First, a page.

Your mother; “How much?”
You: “Forever.”

We are going to hold you to that promise, kid.



The History of Your Name

Dear Xander,

I Not Monkey Tay!

Just before you turned 3, your parents had a tendency to compare your disobedient, uncooperative self to the behaviour of a monkey. Your mother, in particular, would ask you if your name was Monkey Tay (among other personality disorders evidenced in the audio recording above) instead of Xander Tay whenever you misbehaved, to which your response would always be an angry “NO, I AM NOT MONKEY. I AM XANDER!” (I should, at this point, extend my apologies to our primate cousins for such a discriminatory remark, in case one day scientific progress allows the events documented in the various Planet of the Apes to become reality, and a monkey should inadvertently chance upon this blog post and take offence.)

It got me to thinking we probably did right by choosing this name for you since you like it so much as to happily (or, in this case, angrily) take full ownership of it. Your dad never felt the same way about his own name for a long time (particularly my Chinese name, because it sounds like a girl’s name, and many times in my youth friends used it to indicate I was “full and round”). So in the hopes of giving you a much better idea of how we chose your name (both English and Chinese), I hereby present you with The History of Your Name.

We didn’t actually firm up the decision on your name until maybe half a day after you were born, but we did come up with some ideas which I documented in my own blog. Your name is taken from not 1, but 2 fictional characters of the time:

  • Xander Harris from the TV series Buffy the Vampire Slayer circa 1997-2003
  • Xander Cage from the movie xXx circa 2002

The Buffy character was my favourite from the series, for his quick wit and dry humour. He was also very resilient and able to overcome much diversity such as surviving numerous vampire fights, living with a demon girlfriend and not getting into college (that last one I’m hoping you don’t follow in your namesake’s footsteps).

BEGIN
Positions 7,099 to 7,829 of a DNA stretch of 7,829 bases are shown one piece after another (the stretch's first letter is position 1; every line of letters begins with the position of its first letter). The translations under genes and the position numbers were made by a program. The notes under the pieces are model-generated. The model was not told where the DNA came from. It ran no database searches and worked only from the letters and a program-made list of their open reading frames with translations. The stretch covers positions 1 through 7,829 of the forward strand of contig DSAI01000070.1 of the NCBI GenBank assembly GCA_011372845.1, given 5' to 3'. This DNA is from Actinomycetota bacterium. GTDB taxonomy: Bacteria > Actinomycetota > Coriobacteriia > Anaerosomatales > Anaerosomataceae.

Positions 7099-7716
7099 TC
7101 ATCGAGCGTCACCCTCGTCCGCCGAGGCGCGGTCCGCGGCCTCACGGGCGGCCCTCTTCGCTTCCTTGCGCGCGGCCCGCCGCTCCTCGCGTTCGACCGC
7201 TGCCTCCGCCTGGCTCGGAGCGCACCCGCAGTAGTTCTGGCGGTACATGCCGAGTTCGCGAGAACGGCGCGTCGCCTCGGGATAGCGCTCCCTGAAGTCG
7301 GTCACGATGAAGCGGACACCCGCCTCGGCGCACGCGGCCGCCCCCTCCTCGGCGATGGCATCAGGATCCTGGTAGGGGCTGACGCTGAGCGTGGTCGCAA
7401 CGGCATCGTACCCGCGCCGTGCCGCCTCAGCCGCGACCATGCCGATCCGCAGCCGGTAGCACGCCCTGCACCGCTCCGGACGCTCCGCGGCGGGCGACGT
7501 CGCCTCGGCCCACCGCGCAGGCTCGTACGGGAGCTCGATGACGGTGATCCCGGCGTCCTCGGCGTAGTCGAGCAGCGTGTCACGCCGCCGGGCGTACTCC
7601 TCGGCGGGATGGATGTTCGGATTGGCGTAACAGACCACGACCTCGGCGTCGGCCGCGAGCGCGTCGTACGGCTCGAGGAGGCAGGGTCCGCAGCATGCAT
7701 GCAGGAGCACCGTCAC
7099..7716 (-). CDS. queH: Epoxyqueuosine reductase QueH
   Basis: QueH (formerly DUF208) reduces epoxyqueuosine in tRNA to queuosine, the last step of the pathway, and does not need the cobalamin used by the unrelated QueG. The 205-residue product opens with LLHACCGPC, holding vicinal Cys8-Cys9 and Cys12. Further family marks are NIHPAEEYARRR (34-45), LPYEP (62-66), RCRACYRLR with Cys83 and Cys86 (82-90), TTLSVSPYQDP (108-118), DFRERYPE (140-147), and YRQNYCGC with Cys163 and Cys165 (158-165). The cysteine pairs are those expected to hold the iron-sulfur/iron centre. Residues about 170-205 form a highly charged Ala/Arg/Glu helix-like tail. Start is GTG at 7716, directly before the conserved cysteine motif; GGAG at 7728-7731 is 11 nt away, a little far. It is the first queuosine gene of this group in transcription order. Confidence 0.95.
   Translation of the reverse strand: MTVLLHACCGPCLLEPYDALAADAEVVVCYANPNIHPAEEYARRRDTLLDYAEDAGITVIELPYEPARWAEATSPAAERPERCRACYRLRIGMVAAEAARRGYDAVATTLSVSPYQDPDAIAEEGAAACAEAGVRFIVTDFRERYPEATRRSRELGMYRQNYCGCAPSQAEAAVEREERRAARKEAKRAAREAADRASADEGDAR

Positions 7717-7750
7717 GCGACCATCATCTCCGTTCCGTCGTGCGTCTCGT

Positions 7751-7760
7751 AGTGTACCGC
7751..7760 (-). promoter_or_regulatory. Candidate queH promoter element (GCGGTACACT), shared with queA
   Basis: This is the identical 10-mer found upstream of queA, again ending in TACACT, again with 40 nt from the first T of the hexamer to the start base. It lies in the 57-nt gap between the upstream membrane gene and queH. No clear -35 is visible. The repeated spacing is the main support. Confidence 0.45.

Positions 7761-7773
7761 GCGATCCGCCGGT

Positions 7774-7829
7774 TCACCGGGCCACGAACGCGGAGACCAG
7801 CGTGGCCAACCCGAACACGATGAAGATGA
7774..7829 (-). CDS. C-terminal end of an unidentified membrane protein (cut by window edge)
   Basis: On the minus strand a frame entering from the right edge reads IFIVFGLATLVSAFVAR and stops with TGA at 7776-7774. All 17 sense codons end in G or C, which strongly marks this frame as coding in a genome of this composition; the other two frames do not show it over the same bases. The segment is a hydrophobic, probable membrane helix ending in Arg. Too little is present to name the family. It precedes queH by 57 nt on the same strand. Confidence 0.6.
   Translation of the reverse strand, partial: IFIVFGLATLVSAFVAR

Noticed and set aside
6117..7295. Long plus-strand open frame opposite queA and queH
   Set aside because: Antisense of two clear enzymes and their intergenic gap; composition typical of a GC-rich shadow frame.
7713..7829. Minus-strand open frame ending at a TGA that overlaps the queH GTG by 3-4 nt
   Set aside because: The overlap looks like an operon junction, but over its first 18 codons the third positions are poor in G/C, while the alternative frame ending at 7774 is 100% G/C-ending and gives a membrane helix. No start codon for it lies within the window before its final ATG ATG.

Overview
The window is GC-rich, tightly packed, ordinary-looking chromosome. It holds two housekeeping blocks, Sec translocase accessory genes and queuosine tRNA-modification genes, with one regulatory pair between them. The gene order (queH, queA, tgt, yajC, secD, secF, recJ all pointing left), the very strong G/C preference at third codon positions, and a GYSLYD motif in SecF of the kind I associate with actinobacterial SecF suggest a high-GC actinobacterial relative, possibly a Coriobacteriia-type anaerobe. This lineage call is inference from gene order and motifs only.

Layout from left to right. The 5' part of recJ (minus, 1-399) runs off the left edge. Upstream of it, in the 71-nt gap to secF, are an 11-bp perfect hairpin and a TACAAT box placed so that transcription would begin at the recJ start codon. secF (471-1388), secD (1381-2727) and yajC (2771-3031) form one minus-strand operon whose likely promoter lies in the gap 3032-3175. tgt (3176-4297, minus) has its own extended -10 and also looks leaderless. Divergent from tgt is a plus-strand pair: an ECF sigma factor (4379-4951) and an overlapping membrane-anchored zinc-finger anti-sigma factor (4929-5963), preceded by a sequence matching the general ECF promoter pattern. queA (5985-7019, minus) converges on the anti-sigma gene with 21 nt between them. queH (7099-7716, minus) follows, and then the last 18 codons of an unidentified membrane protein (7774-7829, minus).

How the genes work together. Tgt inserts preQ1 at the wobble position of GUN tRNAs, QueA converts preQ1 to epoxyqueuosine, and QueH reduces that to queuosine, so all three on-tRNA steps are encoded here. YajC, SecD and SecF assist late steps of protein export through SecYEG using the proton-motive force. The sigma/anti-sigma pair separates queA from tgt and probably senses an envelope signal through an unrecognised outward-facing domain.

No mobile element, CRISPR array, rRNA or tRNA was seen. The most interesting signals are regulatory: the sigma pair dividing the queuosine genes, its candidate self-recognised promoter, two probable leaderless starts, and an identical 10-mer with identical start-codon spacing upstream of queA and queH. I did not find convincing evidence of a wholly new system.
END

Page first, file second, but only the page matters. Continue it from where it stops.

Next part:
Xander Cage was played by Vin Diesel, your mother’s all-time favourite musclebound hairless actor with the sexy deep voice. I’m planning on putting up the movie banner in your room to commemorate this fact.

We also chose the initial “X” because it is believed to be the most marketable letter of our time. Notable examples include, the X-men, Xena: Warrior Princess, Windows XP and more recently, The X-Factor.

It was your Chinese name that gave us a bit of a problem. We finally settled on giving you a single-character name, and initially we were going to go for “义”, transliterated as “justice” (not to mention it’s got an X in it), but just to be sure, we sought the professional advice of former local Mandarin pop singer turned frozen dim sum distributor Ken Tay (郑展伦; look it up). The entire process – done over SMS – went something like:

Me: “Hi Ken, would like some advice on choosing my kid’s Chinese name. Is ‘义’ okay?”

Ken: “A single character name?”

Me: “Yep.”

Ken: “Too literal, how about ‘宇’ (yu: universe)?”

Me: “Cool, thanks.”

And thus, your Chinese name was officially endorsed by an 90’s celebrity.

Your aunt, my 3rd sister, who also thought of using 宇 before Ken came along, said we could play around with your dialect name and name you after a video game console; hence, Tay Wii. Unfortunately, we couldn’t reach Nintendo for a sponsorship agreement on that decision.

And that, my boy, is the story of your name; the culmination of 4 uber-famous entities centered around the marketability of a single alphabetical character.

Love, Dad

Auld Lang Syne 2012

Dear Xander,